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Join the conversation! There are now 9 comments on “Necessity pg 10
  1. Bob says

    Doesn’t that incentivize Dylan to do nothing, instead of helping protect people from his little fire gone out of control?

    • It stops him from being guilty of burning down the other five houses.
      Now he’s only guilty of destroying his own, the one he forced Harry to demolish to save others (self defense), and the one he blew up himself.

      • Is Dylan on the hook for the house Harry demolished? Harry’s demolition was not *objectively* necessary to stop the fire from spreading; Harry only demolished it due to a mistake of fact.

  2. mahuja says

    It is meant to disincentivize causing the problem in the first place, I believe.
    He’s committing intentional arson of his own house, and reckless arson of his neighbours houses.
    It could perhaps provide an opportunity for leniency, but it would be measured against the recklessness that caused it in the first place, so not really.

    On the other hand, consider a scenario where you build a campfire and it -accidentally- spreads, causing a fire that would eventually spread to someones house – if you do some damage to his/her property that saves the house… Then it could possibly be considered a factor. Maybe even enough that they’d let you off entirely.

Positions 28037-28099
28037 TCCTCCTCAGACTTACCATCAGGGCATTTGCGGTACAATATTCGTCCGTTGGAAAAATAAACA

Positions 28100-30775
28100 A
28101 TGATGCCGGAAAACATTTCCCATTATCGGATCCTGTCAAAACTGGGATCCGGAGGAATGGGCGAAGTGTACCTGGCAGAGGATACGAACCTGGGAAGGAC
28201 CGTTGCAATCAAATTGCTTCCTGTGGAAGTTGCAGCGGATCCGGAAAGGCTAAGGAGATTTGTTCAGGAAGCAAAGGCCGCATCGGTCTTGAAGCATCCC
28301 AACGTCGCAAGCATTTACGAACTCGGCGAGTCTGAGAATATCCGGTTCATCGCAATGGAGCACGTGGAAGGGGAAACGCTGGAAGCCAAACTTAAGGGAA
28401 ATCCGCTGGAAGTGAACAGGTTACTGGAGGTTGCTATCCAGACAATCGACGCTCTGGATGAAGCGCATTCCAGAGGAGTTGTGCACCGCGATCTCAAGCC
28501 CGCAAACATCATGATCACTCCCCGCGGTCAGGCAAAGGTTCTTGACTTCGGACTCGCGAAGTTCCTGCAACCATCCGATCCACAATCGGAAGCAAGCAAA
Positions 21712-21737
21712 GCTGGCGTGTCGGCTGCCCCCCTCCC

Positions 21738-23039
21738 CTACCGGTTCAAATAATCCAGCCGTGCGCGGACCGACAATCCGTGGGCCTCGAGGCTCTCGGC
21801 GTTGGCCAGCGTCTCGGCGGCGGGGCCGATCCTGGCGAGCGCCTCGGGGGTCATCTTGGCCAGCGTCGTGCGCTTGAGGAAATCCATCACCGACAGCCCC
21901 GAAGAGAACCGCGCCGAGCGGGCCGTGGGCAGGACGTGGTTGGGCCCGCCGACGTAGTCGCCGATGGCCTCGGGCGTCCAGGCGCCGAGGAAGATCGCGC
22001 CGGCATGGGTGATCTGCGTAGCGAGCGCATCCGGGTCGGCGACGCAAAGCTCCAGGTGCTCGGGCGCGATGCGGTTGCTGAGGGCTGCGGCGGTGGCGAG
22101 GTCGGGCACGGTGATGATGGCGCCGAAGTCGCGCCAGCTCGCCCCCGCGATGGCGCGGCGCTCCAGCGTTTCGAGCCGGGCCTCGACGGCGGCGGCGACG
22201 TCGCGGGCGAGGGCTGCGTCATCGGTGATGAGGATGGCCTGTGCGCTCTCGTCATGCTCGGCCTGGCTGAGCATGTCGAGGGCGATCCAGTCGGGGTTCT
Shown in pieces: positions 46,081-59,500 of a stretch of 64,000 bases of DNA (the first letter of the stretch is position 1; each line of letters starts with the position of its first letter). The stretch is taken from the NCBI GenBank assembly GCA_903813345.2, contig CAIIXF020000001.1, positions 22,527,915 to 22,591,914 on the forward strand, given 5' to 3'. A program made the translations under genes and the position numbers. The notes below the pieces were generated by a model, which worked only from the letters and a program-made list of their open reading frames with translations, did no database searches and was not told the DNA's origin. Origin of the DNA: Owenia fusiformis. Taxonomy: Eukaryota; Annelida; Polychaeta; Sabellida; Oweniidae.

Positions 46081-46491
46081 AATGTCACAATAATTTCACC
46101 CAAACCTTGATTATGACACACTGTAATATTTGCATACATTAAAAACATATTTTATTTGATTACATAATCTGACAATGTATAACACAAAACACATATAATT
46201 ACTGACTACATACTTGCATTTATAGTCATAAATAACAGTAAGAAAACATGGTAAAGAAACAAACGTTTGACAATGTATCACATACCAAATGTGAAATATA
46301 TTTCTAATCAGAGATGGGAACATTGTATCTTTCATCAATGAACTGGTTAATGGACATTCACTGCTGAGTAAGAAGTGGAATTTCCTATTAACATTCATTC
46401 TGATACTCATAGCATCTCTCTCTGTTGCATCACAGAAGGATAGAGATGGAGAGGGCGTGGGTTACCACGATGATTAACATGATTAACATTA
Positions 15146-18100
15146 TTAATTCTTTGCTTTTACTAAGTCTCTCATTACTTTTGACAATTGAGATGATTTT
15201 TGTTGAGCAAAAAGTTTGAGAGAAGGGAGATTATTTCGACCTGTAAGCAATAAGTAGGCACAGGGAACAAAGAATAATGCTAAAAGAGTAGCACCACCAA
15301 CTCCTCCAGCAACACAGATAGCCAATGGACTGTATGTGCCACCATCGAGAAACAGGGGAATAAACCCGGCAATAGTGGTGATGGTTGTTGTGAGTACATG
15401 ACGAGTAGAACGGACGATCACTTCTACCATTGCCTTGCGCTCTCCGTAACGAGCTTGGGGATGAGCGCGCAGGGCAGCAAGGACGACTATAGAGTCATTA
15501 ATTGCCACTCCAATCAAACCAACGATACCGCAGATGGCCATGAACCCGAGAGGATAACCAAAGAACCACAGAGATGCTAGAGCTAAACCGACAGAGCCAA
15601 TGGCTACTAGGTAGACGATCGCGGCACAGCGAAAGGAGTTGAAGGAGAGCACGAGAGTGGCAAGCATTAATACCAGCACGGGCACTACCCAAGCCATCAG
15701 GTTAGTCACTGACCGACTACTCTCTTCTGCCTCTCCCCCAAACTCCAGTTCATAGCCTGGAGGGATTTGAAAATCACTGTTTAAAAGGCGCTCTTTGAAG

A lawyer could give better insights on it.

    • (sorry, reposting this as a reply where it should have gone)

      I’m not a lawyer, but I assume that one way or the other, that house was going down, and it was going to be Dylan’s fault (either he blew it up or let it burn). His sentence may actually be less because he doesn’t get charged for the property damage to the rest of the houses further down the road, but because of the fire he started, the house he blew up was destroyed, so that one, at least, still counts against him. He just destroyed two houses instead of ten.

      • Also, we already had a lesson which involved trying to fix things when you realize that you shouldn’ta done what you done did do.

      • Strictly speaking, he’s on the hook for three houses – his own, the one he destroyed for the firebreak, and the one Harry had to destroy to save everyone else’s.

  3. Kereth says

    I’m not a lawyer, but I assume that one way or the other, that house was going down, and it was going to be Dylan’s fault (either he blew it up or let it burn). His sentence may actually be less because he doesn’t get charged for the property damage to the rest of the houses further down the road, but because of the fire he started, the house he blew up was destroyed, so it still counts against him. He just destroyed two houses instead of ten.

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